What is it?
Active learning, first formally defined by Bonwell and Eison (1991), is anything that gets students actively engaged in thinking and doing in the classroom.
These activities range from a quick Think-Pair-Share activity where students pair up to think about and answer a question together, to full on group projects completed in class. This range of activities means that many professors are already engaged in active learning in their classrooms and that it is easy to implement active learning in any class. An entire course can be taught through active learning if that is appropriate, but active learning practices can be inserted into a traditional class where they will be most useful.
Why do it?
I started using active learning in very small doses about five years ago. My first attempt was with C. Wright Mills “The Promise of Sociology”, an introductory sociology staple that students struggle with. In the past, I spent about 20 minutes in lecture/discussion and was getting about 60% comprehension based on the comments in class and later essay test coverage of the material. Having tweaked and tweaked my presentation and found that I wasn’t getting better results, I went in search of new options. I found Think-Pair-Share. So, I tried it. Students were given a largely definitional question to answer. They got a minute to answer it on their own, and two minutes to discuss it with their partner (assigned by me). I randomly chose three or so groups to report back their answers. We then discussed it as a class for about ten more minutes.
I wasn’t sure going in that I had the right question for them, or if they could even manage to discuss the material in any useful way. I was blown away by the results. They were up to 80% comprehension on average, and the test showed that the worst students got the basic concept when they had not before, and the best students got nuances that were rarely covered in the past. This led me into more Think-Pair-Share activities and then into 15 minute group exercises. This semester I even set my students loose on some complex graphs in groups of six and they really did a great job pulling out the information that the graphs held. It wasn’t just the top students getting things – yes, they led the discussions, but everyone was making some contribution.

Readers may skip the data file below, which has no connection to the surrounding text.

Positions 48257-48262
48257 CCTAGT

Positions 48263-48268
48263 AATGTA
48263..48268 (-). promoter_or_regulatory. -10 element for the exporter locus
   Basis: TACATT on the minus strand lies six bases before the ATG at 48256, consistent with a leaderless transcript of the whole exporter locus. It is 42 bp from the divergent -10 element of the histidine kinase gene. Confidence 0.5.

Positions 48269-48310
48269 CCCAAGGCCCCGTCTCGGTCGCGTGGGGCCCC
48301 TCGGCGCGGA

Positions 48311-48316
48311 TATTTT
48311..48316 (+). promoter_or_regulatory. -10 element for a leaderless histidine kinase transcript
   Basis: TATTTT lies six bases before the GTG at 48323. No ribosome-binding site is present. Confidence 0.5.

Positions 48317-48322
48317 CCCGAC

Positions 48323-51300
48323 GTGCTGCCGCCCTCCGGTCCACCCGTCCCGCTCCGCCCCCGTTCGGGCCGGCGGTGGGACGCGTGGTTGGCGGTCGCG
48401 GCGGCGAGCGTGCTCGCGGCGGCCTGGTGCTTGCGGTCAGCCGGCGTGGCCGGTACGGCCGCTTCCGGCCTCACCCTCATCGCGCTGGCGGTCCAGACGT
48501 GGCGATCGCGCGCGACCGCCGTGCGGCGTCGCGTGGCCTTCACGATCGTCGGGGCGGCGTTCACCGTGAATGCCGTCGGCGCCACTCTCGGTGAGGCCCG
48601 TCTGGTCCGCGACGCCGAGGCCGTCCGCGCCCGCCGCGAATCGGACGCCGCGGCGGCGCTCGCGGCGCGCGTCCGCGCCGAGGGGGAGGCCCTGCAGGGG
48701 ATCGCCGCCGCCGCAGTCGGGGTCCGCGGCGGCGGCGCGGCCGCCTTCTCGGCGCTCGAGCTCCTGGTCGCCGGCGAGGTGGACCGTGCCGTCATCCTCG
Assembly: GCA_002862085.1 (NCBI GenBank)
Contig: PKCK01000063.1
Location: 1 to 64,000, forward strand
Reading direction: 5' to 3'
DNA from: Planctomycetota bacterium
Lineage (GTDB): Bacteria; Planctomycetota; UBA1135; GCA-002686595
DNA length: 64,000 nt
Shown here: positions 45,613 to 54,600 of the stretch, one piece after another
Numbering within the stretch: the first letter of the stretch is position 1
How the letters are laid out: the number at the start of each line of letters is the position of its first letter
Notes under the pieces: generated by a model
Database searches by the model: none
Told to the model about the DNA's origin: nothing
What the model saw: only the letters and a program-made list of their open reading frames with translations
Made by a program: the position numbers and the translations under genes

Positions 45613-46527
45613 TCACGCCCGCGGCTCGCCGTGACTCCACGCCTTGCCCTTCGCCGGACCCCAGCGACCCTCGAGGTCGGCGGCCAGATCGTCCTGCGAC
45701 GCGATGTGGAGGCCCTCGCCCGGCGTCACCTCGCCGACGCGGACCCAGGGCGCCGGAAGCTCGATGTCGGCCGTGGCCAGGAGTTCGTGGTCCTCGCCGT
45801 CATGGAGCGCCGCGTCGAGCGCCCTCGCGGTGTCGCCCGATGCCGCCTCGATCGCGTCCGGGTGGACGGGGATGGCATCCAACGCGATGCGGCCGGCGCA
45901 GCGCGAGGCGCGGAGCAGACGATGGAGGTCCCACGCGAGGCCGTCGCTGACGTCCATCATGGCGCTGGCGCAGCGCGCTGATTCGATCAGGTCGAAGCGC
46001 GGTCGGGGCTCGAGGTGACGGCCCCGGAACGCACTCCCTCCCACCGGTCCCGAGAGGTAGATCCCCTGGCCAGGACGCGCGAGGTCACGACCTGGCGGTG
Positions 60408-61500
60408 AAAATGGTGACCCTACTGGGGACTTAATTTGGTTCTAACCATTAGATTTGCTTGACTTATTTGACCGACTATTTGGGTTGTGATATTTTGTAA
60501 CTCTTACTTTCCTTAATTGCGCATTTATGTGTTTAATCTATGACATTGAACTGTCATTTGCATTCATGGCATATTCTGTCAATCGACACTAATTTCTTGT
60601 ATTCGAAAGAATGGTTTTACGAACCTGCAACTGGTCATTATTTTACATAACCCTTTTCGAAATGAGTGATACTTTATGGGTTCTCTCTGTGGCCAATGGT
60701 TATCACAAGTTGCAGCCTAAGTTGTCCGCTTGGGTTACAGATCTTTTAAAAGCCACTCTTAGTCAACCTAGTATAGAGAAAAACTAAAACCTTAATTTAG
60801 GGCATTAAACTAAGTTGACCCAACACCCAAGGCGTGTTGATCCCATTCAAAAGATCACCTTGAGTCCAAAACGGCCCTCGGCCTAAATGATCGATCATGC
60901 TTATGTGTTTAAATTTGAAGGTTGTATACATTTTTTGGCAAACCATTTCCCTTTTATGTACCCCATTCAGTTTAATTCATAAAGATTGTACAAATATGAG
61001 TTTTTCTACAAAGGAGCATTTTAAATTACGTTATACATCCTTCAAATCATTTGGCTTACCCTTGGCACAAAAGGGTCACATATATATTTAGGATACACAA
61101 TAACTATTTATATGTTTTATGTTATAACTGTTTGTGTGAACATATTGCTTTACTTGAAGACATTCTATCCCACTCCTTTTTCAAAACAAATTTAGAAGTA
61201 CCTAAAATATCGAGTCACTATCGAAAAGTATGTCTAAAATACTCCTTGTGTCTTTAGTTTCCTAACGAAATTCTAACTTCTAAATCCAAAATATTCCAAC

As a social scientist, one anecdote would not convince me, but fortunately there is abundant data that active learning done thoughtfully can have marvelous outcomes. One of the most recent meta-studies (Freeman, et al 2014)looked at failure rates in STEM courses and found that students in traditional lecture courses were 1.5 times more likely to fail than students in active learning courses.
Eddy and Hogan (2014) found that active learning classes improved overall test scores by 3% and worked even better for black and first generation students, doubling the improvement to 6%.
As a result of my experiences and this data, I am going to be delving more deeply into the world of active learning. I will share what I find with all of you on this blog. You should also feel free to stop by and chat about this.